[There are regions, in Spain and Portugal, with too many domains. I don’t understand how projects with so many domains can be funded. And many of them are transversal. There is no intelligent specialization in the true sense if we look closely, neither specialization nor intelligent. Look carefully at smart specialization strategies in Spain or Portugal. There are similar domains in all of them. In fact, smart domains were not chosen where the regions had proven critical capacity. Areas were chosen, period. This is the problem of the least innovative, least innovation-critical countries, with a business fabric composed mostly of micro and SMEs.] (Spanish government representative, SG).
Capello and Kroll pointed out as early as 2016 the lack of regional and/or national interest, low innovation capacity, and general policies for RIS3 implementation across many European regions [41]. The methods for determining and implementing priorities were called attention to by the focus group:
[Little progress has been made in the granular process of choices. The EU made the choices, and the countries or regions accepted them, and it is, therefore, easier to say that they were made by someone other than us. We looked macroscopically at the areas of regional interest. This leads to projects being funded only because they fall under RIS3, leaving important areas outside] (PG).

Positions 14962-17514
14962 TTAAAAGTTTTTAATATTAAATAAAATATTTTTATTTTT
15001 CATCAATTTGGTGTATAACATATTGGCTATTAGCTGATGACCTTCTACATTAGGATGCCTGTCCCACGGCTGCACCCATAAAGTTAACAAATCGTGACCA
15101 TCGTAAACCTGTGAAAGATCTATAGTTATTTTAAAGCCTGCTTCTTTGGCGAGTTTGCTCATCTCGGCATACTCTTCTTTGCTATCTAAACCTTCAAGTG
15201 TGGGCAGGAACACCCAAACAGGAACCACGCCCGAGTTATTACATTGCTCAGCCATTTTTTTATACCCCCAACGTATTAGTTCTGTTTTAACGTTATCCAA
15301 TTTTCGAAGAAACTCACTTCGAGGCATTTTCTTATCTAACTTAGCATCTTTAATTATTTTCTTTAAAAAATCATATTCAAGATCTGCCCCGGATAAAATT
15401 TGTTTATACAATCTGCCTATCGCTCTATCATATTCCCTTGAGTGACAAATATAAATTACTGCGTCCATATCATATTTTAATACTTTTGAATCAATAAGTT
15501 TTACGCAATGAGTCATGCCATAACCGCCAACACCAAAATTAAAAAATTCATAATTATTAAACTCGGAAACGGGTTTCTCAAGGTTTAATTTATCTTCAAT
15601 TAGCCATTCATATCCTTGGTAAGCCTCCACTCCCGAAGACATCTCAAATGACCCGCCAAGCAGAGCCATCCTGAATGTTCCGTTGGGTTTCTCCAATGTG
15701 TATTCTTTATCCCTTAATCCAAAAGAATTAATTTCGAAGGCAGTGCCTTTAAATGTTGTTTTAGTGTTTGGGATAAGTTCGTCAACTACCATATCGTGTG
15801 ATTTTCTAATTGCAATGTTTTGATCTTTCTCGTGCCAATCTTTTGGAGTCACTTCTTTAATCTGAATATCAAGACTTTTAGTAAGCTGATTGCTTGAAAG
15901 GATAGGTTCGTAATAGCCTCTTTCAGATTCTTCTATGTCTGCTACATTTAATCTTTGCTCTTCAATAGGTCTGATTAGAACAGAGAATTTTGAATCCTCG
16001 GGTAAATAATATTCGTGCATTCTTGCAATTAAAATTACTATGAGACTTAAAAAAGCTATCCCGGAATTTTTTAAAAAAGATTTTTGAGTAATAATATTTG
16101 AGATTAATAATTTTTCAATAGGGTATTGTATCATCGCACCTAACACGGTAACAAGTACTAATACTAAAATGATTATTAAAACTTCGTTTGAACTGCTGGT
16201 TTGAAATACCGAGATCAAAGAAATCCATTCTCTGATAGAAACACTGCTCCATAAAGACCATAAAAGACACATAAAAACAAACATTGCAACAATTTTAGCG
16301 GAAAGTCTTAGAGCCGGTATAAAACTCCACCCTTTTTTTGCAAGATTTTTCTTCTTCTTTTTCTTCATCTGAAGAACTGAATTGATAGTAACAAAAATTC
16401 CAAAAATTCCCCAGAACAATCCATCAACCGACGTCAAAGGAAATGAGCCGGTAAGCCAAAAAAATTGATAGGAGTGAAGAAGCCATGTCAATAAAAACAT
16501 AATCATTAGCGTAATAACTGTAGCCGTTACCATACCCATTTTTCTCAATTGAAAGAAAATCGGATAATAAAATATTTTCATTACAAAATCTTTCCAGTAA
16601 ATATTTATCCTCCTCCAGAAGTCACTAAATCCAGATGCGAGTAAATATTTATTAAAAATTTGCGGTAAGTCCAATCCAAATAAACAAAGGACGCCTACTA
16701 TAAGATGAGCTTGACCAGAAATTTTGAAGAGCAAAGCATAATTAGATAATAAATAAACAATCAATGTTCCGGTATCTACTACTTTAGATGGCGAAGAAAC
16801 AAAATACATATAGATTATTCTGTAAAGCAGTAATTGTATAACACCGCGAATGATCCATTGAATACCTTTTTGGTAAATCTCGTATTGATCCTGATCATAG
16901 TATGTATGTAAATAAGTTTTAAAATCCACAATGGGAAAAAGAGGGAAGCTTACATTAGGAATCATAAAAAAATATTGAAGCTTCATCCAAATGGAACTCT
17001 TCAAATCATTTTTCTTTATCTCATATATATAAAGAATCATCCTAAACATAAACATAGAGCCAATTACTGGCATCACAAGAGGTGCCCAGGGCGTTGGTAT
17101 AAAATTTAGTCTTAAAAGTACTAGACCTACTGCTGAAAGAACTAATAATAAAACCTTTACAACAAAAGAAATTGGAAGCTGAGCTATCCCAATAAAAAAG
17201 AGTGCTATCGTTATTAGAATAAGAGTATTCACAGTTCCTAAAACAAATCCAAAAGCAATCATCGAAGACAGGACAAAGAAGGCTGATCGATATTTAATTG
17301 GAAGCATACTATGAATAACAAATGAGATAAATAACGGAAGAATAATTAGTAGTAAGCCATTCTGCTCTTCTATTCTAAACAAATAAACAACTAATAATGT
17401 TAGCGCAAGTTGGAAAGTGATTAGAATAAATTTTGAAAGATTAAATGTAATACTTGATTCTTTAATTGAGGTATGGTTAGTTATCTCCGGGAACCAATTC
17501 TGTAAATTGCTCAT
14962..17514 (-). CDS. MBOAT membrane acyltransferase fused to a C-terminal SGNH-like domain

One of the difficulties underlying the smart innovation specialization process was the way the stakeholders were heard. Indeed, any innovation system needs different actors participating in a complex network of relationships and dependencies, and innovation policy must appropriately address this complexity. All players in the innovation system should be heard. However, due to the urgency of combating an ongoing economic crisis, European smart specialization policies were implemented in a hurry, if not totally “recklessly” [60]. All participants were not appropriately consulted. By way of example: